The targeted Bell Boeing V-22 Ospreys are hybrid aircraft with huge rotors on tiltable wings that allow them to take off vertically like a helicopter but resemble a normal plane in flight.

The US operation was part of a major regional effort to evacuate foreign nationals from across the country, officials said.

The United States on Wednesday deployed 45 combat-equipped troops to South Sudan to protect its embassy and American personnel.

Neighbouring Kenya on Saturday ordered its troops in to evacuate Kenyans stranded in the country and Uganda had also sent in a special forces unit.

South Sudan's embattled government, meanwhile, said a top army commander in the nation's key oil-producing region had defected to a fast-growing rebel force made of opponents to President Salva Kiir.

The upsurge in hostilities in the world's youngest nation, which gained independence from Sudan in 2011, came despite an offer from the president to open talks with his former deputy, Riek Machar, who is accused of having started the fighting last week by attempting a coup.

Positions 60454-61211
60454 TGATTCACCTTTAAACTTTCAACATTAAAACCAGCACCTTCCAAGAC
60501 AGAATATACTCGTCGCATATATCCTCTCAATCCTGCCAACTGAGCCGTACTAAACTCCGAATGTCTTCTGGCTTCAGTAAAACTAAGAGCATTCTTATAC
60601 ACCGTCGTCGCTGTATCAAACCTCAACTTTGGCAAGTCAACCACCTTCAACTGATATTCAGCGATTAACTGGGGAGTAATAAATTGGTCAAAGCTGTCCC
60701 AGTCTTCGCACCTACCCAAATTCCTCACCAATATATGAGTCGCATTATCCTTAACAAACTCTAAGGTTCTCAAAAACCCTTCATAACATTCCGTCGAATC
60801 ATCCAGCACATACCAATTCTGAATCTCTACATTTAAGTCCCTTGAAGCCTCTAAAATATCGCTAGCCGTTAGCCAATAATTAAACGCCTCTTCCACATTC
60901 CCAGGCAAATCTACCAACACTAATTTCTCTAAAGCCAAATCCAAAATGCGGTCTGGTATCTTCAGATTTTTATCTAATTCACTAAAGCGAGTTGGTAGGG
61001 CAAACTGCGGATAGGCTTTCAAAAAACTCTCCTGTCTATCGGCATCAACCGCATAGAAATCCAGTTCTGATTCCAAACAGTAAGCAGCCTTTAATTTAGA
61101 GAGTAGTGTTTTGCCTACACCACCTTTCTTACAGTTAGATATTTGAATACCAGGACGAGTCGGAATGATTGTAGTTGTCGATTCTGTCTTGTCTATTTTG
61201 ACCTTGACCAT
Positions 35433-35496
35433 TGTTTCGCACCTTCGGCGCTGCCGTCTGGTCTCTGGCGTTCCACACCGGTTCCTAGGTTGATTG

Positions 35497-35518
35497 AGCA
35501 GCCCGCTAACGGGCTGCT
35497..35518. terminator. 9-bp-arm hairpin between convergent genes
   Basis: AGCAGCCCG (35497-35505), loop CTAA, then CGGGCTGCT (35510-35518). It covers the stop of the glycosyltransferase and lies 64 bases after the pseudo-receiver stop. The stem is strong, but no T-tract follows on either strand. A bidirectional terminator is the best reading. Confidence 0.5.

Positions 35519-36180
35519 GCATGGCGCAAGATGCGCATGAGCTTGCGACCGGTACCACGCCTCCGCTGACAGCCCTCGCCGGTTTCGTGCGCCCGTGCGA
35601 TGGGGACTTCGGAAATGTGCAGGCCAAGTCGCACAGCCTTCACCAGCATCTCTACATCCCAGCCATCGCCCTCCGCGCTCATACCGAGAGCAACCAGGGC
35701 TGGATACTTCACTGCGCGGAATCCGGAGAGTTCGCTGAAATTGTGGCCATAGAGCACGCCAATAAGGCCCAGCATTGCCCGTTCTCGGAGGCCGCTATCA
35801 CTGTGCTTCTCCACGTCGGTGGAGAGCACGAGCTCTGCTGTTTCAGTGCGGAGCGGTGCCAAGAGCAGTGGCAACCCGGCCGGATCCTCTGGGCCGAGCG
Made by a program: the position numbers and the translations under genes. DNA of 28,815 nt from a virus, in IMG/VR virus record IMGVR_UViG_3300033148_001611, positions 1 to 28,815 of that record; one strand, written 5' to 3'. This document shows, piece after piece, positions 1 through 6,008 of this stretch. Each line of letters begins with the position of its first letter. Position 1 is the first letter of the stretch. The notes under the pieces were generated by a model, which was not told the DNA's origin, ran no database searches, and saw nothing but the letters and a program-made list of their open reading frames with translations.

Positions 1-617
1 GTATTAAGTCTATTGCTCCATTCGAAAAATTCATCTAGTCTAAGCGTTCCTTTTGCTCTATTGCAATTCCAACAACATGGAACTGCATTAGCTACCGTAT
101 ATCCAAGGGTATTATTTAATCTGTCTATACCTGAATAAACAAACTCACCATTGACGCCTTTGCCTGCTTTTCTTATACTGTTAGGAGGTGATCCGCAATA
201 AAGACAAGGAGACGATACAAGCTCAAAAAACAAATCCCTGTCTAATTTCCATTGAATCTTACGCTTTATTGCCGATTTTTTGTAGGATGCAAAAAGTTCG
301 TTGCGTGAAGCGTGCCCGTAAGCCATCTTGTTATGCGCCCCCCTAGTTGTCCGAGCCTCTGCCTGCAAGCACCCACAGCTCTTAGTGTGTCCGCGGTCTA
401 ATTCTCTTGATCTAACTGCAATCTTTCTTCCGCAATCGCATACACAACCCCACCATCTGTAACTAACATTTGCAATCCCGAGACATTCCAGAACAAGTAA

Machar denies a coup plot and in turn accuses Kiir of conducting a violent purge over the past week. His loyalists are now fighting the central government on several fronts.

At least 500 people have been killed in the capital Juba alone in six days of fighting, while tens of thousands have been displaced -- many of them seeking shelter at UN bases amid warnings that the impoverished nation was on the brink of all-out civil war.

Two Indian peacekeepers were killed on Thursday when attackers stormed a UN base in Jonglei state. There are fears that 36 civilians sheltering in the base were also killed.

In Juba fresh bursts of gunfire rang out at hourly intervals overnight Friday, prompting a new wave of terrified citizens to attempt to flee during the day, an AFP reporter said.

Juba's main bus park was crowded with people struggling to find space on public transport, while foreigners have headed to the airport where several countries -- including the United States and Britain -- have sent military transport planes to evacuate their nationals.

Ethnic bloodshed

Fighting has spread to the town of Bor, which lies some 200 kilometres (125 miles) north of Juba and which was seized by rebels during the week. South Sudan's army spokesman said an operation was under way to retake the town.

"We are moving towards Bor... there is fighting, but we are supported by air units," Philip Aguer, spokesman for the Sudan People's Liberation Army (SPLA), told AFP.